I always laugh and reply, "Propaganda for who?"  Certain not propaganda for any government, for my own government as well as Arab governments do not like the kind of book that creates discontent with the establishment.  It is well know that the American government is extremely close to the Saudi government, so for sure they would not be happy with me.  So, most criticism comes from people who have never read the books, and know nothing of the Middle East or the relationships between the USA and the governments in those countries.  There have been the ill informed who said RAPE was propaganda to get the USA involved in fighting Iraq, but the fact of the matter is that the book was not published until January 1992 when the USA was already in the battle.  Also, the USA government didn't even know about the book.  I then heard that MAYADA,DAUGHTER OF IRAQ was also propaganda for the second war, but as a matter of fact, the USA invaded Iraq in April 2003 and MAYADA was not even released until October 2003. 
And, the USA never knew about the book and has never expressed interest in it one way or another.  All are personal human stories who are written with any political purpose in mind -- just the telling of lives and how they are affected by various cultures biased against women or what it is like living under a brutal dictatorship.  Most people who make the statements you mention are simply ignorant of when the books were published and the fact they couldn't have affected anything, due to the timing of publication.
5. You and Sultana did a great noble cause on women empowerment. Tell me your hope for Saudi Arabia women and the whole nation?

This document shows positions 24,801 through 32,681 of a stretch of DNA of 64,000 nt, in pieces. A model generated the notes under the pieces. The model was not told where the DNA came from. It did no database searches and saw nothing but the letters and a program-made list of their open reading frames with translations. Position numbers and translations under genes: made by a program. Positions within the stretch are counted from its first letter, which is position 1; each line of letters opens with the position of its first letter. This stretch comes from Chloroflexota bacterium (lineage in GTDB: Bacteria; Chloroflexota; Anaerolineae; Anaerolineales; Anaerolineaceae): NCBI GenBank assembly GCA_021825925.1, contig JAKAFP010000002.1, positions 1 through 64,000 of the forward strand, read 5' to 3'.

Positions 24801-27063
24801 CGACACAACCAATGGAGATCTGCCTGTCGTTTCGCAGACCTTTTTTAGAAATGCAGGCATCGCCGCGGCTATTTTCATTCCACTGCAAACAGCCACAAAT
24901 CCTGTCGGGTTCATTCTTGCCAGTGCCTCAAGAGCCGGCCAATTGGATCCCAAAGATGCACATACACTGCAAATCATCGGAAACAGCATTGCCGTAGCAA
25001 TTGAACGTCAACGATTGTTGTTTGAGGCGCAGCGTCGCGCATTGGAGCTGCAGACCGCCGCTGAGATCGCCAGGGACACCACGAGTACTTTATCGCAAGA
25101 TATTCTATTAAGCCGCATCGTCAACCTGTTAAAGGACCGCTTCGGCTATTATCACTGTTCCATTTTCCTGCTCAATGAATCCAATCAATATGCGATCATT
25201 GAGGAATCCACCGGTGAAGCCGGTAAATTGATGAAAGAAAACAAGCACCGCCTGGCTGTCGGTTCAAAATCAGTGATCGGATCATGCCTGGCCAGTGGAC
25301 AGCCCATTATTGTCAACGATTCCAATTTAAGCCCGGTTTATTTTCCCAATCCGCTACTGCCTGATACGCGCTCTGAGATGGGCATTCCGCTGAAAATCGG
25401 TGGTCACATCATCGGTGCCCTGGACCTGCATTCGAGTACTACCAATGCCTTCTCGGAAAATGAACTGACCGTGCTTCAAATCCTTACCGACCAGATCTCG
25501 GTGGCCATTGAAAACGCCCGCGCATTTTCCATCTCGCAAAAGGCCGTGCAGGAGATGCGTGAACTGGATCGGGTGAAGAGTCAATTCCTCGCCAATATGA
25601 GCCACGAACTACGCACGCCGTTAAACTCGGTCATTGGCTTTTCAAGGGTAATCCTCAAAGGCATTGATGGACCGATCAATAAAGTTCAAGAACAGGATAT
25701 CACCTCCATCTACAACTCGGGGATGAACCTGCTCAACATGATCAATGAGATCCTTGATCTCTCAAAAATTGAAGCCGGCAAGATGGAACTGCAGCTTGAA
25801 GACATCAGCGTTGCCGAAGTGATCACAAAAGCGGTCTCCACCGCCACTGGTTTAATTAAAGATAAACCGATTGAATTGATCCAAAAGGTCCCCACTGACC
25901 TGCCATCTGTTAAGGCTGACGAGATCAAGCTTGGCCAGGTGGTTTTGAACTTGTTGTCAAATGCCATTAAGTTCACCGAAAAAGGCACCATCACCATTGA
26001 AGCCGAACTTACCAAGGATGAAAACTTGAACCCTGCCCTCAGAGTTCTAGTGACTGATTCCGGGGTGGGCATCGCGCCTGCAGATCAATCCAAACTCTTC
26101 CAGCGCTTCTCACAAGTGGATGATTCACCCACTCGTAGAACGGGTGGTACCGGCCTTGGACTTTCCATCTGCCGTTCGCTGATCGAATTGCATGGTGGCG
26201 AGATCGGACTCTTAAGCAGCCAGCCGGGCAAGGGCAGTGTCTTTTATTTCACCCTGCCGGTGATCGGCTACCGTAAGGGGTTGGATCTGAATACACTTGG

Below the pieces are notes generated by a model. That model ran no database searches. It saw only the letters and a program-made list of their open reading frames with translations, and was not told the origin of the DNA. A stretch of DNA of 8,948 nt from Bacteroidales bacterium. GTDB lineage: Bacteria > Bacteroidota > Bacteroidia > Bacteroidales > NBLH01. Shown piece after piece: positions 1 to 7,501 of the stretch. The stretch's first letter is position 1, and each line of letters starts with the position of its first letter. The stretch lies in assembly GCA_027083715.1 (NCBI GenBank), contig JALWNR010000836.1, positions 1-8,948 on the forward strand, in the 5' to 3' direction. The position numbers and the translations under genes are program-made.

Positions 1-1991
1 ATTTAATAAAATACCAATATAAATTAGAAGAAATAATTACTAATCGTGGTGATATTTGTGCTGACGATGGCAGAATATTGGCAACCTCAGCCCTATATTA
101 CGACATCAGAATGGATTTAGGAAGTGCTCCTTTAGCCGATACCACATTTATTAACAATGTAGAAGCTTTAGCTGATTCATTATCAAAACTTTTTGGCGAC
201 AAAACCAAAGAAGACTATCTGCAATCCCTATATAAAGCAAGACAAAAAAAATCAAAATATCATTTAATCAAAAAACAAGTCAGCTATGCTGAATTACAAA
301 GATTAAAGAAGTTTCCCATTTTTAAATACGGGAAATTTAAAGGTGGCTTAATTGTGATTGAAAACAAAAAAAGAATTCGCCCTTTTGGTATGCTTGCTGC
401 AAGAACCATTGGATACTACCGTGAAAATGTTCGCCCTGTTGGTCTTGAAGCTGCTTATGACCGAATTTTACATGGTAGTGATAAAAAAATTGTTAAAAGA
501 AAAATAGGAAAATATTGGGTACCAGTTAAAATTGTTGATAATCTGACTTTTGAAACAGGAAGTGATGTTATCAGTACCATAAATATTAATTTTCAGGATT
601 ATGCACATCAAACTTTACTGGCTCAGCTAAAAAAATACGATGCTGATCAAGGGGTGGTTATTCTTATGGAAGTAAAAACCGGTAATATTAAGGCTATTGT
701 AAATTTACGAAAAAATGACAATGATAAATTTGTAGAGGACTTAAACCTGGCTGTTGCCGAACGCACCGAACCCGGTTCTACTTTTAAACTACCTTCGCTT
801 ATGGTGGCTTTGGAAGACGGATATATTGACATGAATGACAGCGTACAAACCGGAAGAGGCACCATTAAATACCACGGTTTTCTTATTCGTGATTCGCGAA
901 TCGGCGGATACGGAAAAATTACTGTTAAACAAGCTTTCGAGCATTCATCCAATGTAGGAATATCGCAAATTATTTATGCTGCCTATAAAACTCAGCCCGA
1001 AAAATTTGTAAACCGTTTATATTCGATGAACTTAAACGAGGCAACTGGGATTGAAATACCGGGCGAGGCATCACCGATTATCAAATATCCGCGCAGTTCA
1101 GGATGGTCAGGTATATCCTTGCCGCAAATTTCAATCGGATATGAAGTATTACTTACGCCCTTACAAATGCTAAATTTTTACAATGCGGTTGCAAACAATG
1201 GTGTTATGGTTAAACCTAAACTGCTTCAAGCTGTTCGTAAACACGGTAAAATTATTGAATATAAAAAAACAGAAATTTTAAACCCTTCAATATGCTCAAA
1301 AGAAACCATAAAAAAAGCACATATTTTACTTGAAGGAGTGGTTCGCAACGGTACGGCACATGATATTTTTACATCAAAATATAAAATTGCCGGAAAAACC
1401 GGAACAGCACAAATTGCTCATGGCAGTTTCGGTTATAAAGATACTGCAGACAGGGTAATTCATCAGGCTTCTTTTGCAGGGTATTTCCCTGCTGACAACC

FROM JEAN:  We want nothing more than for every woman to live in freedom and to be able to make her own choices without terrific punishments coming down on her head.  To be able to live in dignity is a basic right for all humans, but many people on our earth do not enjoy that simple freedom.

6. What do you think of the Obedient Wife Club that roots in Saudi, but now emerges to Malaysia and Indonesia?
I am appalled.  It is a club that keeps women in a dark place where men make all the rules and women simply live to obey.  But, I did find during my years of travel that so often women are the problem, that many mothers and sisters help to keep their daughters and sisters beat down and oftentimes even help to punish the woman.  In fact, in some honor killings which have occurred in the USA, the mothers have been found guilty of assisting the father to kill their daughter -- often by holding down the girl while the father stabs her to death.  So, it is an entire cultural problem.  I've had female friends tell me that they can't do this or do that, etc., because the community will scorn them... 
Generally the men abuse women because they like to be in charge and be the big boss.  With women, they are generally afraid of what society will say if they do not conform perfectly to what the culture expects of them.  But women must learn to speak out when other women are being harmed.  I know it is hard to be brave and the consquences can be dire, but it has to start somewhere when one woman steps up and SAYS NO!

7. Describe the life of Saudi people in 3 words...